In The Woodlands area, one area that has historically been affected by flooding is off Research Forest Drive near The Woodlands High School, said Laura Norton, president of Montgomery County Municipal Utility District No. 47, which serves an area around Research Forest.
She said the area is also a location where faults run through The Woodlands. The Jones and Panther Branch faults are located near Research Forest, and a November report by the SJRA shows an increase in subsidence in the area where the Panther Branch fault is suspected to cross a water pipeline.
Norton said damage to homes and dips in the road can be seen in the area in the form of cracks in the road, in driveways and foundations.
The UH study states its findings also imply subsidence may be responsible for fault movement in the Greater Houston area based on analysis of land displacement.
“If current ground pumping trends continue, faults in ... The Woodlands will likely become reactivated and/or increase in activity over time,” according to the report.
Norton said she believes that is happening, noting that faulting and subsidence lessens when less groundwater is extracted.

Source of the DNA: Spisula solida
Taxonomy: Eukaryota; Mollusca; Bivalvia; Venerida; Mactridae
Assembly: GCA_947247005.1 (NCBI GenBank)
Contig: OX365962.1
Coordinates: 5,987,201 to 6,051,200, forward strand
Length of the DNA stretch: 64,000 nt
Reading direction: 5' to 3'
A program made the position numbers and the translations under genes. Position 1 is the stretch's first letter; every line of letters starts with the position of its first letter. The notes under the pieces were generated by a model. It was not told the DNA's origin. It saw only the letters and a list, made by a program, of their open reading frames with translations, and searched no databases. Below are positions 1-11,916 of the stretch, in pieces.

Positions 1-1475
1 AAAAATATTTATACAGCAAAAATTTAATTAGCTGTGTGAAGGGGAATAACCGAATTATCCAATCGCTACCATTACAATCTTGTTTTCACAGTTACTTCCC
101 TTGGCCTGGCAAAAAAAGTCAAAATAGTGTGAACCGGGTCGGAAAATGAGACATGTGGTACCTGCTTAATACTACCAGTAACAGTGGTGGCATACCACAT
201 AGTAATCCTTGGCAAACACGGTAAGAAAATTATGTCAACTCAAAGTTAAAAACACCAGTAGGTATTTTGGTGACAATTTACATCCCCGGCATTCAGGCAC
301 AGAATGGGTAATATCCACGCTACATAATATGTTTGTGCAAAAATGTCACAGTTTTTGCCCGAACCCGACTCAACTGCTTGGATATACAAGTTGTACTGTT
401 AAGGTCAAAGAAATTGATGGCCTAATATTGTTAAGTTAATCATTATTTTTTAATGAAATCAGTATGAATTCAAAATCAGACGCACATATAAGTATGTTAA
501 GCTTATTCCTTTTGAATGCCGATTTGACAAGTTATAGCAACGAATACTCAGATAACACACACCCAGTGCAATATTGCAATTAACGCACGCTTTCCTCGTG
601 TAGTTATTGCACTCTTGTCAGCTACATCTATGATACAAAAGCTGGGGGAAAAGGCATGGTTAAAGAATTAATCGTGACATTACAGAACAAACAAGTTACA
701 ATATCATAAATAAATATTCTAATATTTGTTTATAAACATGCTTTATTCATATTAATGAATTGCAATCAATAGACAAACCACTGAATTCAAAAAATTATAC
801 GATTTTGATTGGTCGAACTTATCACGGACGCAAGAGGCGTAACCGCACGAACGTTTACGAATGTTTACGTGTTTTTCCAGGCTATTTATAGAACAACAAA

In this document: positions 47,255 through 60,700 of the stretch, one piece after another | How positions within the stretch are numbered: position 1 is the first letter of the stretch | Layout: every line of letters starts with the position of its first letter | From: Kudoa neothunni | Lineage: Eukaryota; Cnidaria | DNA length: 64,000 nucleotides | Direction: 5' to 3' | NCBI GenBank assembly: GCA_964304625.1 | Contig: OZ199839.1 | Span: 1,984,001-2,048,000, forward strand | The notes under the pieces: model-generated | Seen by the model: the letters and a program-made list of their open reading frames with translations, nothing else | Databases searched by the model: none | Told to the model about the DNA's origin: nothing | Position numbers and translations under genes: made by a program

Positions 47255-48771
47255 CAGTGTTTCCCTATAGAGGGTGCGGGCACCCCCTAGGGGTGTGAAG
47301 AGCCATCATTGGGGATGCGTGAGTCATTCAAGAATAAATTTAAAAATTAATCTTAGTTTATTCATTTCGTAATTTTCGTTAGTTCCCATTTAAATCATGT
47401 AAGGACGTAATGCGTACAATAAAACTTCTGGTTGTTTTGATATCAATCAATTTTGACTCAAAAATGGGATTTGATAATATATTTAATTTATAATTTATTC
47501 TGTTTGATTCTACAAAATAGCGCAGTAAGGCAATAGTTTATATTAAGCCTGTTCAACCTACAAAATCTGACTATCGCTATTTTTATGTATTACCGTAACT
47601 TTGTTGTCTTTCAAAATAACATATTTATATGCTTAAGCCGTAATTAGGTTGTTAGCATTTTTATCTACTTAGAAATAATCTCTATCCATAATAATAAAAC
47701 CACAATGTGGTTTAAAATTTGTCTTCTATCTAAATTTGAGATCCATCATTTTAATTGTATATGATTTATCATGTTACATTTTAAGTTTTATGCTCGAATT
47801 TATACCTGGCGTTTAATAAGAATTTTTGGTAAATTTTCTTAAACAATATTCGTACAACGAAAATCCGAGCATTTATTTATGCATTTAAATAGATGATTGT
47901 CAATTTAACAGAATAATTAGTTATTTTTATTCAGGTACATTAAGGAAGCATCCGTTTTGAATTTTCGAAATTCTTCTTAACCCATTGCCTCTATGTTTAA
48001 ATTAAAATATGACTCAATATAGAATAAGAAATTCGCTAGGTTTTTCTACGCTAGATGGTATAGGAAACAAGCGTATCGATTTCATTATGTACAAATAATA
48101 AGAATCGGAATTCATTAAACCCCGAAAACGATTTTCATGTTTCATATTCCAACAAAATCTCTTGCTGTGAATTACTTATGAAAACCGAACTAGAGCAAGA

A semiannual SJRA report issued in November showed a marked increased in subsidence at a monitoring system near the suspected Panther Branch fault compared to six months earlier. Vertical displacement increased from 0.008 feet per year to 0.051 feet per year at the site, according to a report.
SJRA Director of Operations Ed Shackelford said a study underway by the SJRA is looking to confirm the fault location, which could mean additional protection is needed for the water line there.
Meanwhile, Houston said the $500 million SJRA plant, which became operational in 2015, is being used at minimum capacity because of the lack of incentives to use surface water. It is not in danger of being shut down, he said, but it is not being used for the purpose for which it was built.
“There’s no regulation so they have no incentive to use any more than necessary,” Houston said. “As it sits unused, some of the equipment can deteriorate. And it can be expensive to start it back up.”
Editor's note: In the print edition of this story the line chart on Page 44 should read "Water level below surface by feet at Research Forest well."